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News

07 February 2019
A novel approach to glioblastoma therapy proved safe and feasible for treatment

CNS Oncology is delighted to announce the publication of a second feasibility study for the Nativis Voyager® device for glioblastoma therapy.

 

The study demonstrates that the technology is safe and feasible as a standalone treatment, capable of delivering 2 separate therapeutic mimetics, referred to as cognates. The study group, an Australian-–American Collaboration led by Santosh Kesari of the John Wayne Cancer Institute and Pacific Neuroscience Institute (CA, USA), published their article entitled “A Feasibility Study of the Nativis Voyager® Device in Patients with Recurrent Glioblastoma (GBM) in Australia,” today in the open access journal CNS Oncology.

 

The Voyager device, which is a portable, non-invasive, battery-operated headband, delivers a precise oscillating magnetic field to the patient’s brain using ultra-low radiofrequency radiation (ulRFE®). The magnetic field is designed to mirror the electrostatic surface potential of solvated therapeutic molecules, thereby mimicking their therapeutic action. These electrostatic surface potentials are measured using a device developed specifically for this research to be the “most sensitive, highly-shielded, broadband, magnetic sensors produced anywhere in the world” stated Charles Cobbs, Chairperson of the Nativis Inc. (WA, USA) Scientific Advisory Board.

 

In addition to verifying the safety and feasibility of the device, the authors also demonstrate the ability of the Voyager to safely deliver disparate therapeutic cognates including cognate A1A, which is designed to mimic the action of paclitaxel, and A2HU, which aims to replicate the action of siRNA targeting CTLA4 and PD1.

 

This study paves the way for further research to expand the potential arsenal of therapeutic methods available for the treatment of glioblastoma.

 

“The technology has broad applicability in human medicine.  Currently, we are focusing on brain cancer which is a devastating disease, especially in children.  We are seeing encouraging early results when treating children diagnosed with diffuse midline glioma and diffuse intrinsic pontine glioma.  These children are generally diagnosed between 5 and 9 years of age, and median survival is 6–9 months post-diagnosis.  To make a difference in the life expectancy and quality of life of these young children is what I am most passionate and optimistic about.” explained co-author Donna Morgan Murray (Nativis Inc.).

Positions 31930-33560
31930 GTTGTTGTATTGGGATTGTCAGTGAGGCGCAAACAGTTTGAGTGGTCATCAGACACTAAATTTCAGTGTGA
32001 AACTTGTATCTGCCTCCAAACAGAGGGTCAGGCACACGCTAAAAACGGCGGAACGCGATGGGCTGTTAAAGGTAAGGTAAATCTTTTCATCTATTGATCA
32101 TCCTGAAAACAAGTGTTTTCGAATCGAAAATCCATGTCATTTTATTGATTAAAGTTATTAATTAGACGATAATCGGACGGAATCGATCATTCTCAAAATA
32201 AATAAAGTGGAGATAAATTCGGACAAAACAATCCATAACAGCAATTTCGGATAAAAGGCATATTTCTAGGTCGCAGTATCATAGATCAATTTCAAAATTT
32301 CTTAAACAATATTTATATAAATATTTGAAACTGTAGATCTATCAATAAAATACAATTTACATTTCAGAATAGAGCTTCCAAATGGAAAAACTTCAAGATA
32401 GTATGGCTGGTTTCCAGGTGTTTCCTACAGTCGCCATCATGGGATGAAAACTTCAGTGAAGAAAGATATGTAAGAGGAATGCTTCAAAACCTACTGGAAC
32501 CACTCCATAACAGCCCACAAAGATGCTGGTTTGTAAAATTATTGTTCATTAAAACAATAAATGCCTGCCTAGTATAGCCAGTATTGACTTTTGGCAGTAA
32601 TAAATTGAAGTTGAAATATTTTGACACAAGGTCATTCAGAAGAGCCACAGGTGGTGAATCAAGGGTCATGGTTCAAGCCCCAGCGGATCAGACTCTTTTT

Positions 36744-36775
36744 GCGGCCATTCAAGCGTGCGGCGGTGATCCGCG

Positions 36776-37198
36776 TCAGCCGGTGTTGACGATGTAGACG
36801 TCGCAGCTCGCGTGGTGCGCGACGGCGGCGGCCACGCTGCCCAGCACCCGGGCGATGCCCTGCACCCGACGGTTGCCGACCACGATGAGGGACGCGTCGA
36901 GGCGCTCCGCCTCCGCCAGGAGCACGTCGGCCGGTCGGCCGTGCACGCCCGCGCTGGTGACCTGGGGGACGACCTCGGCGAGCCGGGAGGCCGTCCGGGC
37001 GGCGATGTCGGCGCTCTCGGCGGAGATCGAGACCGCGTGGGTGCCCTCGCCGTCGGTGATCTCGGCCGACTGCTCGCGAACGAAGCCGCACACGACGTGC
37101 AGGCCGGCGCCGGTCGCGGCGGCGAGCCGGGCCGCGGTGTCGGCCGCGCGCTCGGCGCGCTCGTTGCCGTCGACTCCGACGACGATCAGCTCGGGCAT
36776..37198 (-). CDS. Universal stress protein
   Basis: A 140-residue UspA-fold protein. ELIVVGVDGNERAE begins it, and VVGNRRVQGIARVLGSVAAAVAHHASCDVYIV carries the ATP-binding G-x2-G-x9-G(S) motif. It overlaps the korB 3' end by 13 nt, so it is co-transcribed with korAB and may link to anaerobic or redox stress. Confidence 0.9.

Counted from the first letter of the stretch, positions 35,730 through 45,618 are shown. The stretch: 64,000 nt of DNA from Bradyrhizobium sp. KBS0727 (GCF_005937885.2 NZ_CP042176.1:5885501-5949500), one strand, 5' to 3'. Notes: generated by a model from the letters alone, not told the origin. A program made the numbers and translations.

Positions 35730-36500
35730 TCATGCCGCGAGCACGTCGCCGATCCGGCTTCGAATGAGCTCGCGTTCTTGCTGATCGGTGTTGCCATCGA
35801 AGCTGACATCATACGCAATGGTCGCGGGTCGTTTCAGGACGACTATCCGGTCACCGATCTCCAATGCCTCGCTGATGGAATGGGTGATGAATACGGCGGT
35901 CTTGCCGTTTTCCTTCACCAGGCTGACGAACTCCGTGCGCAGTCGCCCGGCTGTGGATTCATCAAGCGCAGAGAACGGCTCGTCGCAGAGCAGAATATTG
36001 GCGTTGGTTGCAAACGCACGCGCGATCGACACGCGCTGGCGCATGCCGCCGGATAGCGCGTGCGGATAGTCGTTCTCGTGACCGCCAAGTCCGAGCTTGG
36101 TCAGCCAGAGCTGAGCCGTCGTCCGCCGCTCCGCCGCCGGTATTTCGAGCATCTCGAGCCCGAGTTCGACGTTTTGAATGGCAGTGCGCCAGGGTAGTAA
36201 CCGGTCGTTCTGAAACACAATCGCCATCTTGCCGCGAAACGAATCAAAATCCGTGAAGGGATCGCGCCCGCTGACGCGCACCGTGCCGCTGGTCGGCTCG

Tristan Free, Editorial Assistant of CNS Oncology commented: “We are really excited to publish this paper documenting the beginning of a creative new technology for the treatment of a challenging condition. Insightful and forward-thinking articles like this are what CNS Oncology and Future Science Group are all about.”

Read more HERE.

 

 

About CNS Oncology

 

Launched in September 2012, CNS Oncology is a gold open access, biomedical journal from the Future Science Group. CNS Oncology addresses key issues and current understanding in the diagnosis, staging and treatment of disease by exploring the best patient-centered clinical research and presenting this information both directly, as clinical findings, and in practice-oriented formats of direct relevance in the clinic. CNS Oncology embraces the importance of publishing all good-quality research with the potential to further the progress of medical science. Both negative and early-phase research is considered. The journal also features review articles, editorials and perspectives, providing readers with a leading source of commentary and analysis.

 

About Future Science Group

 

Founded in 2001, Future Science Group (FSG) is a progressive publisher focused on breakthrough medical, biotechnological, and scientific research. FSG’s portfolio includes two imprints, Future Science and Future Medicine. In addition to this core publishing business, FSG develops specialist eCommunities. Key titles and sites include Bioanalysis Zone, Epigenomics, Nanomedicine and the award-winning Regenerative Medicine.

 

The aim of FSG is to service the advancement of clinical practice and drug research by enhancing the efficiency of communications among clinicians, researchers and decision-makers, and by providing innovative solutions to their information needs. This is achieved through a customer-centric approach, use of new technologies, products that deliver value-for-money and uncompromisingly high standards.